If you want to know why pension funds should invest in long term infrastructure this is the answer

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I have been arguing for well over a decade that pension funds should be focussing their investment efforts on long term bonds issued by local authorities, government and related organisations who use the capital entrusted to them to invest in long term infrastructure such as housing, transport, hospitals, schools and so on.

My logic has been twofold. The first is that there is a real, but unwritten, inter-generational contract regarding pensions as a result of which one generation agrees to leave enough real capital for use by the next generation in exchange for that next generation giving up part of its income to maintain those in retirement. Capital in this sense is real, tangible stuff that the next generation can use that means they can afford to give up current income to maintain the elderly - because that is exactly what we ask them to do via the pensions system.

We've forgotten this and so instead invest pension funds in what are largely intangible assets. Intangible assets are, as it says on the tin, by  definition not real. That's because they represent the current value of the excess price that can be charged to future consumers as a result of the legally enforced premium  that can be charged to them for the value of current inventions. In other words, intangible assets only have value because they represent the exploitation of future consumers.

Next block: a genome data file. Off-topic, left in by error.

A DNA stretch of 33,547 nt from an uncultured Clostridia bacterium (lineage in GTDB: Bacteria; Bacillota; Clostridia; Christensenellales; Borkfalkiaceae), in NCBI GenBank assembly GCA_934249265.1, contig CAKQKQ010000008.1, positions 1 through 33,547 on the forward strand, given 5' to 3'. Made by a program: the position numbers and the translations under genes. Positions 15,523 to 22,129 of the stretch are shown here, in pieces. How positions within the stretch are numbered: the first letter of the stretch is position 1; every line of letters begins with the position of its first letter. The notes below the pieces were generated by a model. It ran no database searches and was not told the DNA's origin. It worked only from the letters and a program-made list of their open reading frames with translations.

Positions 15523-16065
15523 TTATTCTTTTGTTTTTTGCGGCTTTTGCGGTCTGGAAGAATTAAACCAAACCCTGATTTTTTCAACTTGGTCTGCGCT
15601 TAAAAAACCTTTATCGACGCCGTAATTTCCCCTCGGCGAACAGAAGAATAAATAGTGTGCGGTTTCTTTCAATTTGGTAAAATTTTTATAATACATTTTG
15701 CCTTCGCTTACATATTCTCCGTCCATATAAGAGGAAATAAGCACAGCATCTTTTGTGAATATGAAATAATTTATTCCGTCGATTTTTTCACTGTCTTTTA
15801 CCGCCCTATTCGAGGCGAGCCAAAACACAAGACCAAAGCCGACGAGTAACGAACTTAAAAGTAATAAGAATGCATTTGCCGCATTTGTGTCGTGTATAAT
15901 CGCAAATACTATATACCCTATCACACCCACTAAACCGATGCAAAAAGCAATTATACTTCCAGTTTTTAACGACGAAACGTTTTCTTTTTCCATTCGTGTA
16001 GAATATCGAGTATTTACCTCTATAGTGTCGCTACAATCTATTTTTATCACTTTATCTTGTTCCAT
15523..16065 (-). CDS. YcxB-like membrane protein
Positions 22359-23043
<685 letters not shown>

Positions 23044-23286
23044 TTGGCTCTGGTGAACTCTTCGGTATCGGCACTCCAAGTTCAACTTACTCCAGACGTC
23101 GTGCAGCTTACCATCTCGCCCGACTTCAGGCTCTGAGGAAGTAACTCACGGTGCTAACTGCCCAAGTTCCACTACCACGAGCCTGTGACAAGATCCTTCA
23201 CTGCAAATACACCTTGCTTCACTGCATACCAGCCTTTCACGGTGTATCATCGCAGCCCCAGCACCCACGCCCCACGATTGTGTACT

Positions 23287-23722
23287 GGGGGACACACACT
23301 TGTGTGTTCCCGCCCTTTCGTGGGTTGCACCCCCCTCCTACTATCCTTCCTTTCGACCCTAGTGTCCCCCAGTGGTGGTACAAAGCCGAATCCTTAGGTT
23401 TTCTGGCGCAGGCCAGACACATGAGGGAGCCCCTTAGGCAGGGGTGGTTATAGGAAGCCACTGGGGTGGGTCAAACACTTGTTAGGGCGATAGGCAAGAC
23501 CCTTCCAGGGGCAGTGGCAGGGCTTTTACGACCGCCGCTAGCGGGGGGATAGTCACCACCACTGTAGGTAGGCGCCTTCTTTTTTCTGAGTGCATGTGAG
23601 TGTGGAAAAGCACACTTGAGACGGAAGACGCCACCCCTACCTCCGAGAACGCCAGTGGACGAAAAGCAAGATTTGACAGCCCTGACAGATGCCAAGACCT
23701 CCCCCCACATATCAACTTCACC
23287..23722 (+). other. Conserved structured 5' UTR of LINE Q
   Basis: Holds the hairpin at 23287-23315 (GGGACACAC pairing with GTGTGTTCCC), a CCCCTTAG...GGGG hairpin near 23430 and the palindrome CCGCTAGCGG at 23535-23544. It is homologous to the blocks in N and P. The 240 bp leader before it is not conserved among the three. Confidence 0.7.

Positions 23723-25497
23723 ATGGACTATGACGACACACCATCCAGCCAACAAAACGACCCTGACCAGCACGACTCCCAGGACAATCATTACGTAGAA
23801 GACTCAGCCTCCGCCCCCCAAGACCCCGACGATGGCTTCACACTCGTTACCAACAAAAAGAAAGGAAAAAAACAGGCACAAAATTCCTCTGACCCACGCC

The trouble is, those future consumers are the very people who those about to retire want to forego income to keep them in old age. So investing in intangible rather than tangible assets represents a double whammy on the young who need to support the next generation: we do not leave them the real capital they need if they are to forego income to keep us in old age and we also seek to reduce their future income by charging excess prices for the benefit of past economic activity, all at the same time. That's a recipe for pension disaster.

But there's a second reason why this is also guaranteed to fail. As the FT noted yesterday, stock markets are dire at picking out which investments to pick. Just over 10% of all active stock market managers beat the market in 2014 in the USA. Randomly you would expect half to do so. That has not happened since 2009. And that's before paying for the costs of these managers who get their judgement on which intangible assets to invest in (because that's what most company shares represent) so spectacularly wrong.

What is more, of the best 25% of fund managers in 2010 almost none remained in the top 25% in 2014. So getting this selection right once is no guarantee at all of doing it again.

In that case investing in intangible assets makes no sense at all for pension purposes.

But requiring pension funds to invest 25% of all their contributions in infrastructure that creates new jobs in exchange for the tax relief they get would not just be good for the economy - which would be beyond dispute as it would give a £20 billion boost each year - but would also be fantastic for the stability of pension fund returns whilst seriously cutting the costs of pension fund management. And it would also respect that fundamental pension contract between generations.

But the City will fight it tooth and nail. Which is why, no doubt, such a radical, and essential, pension reform is not on the political agenda right now. Feeding the myth of the City is more important, of course.

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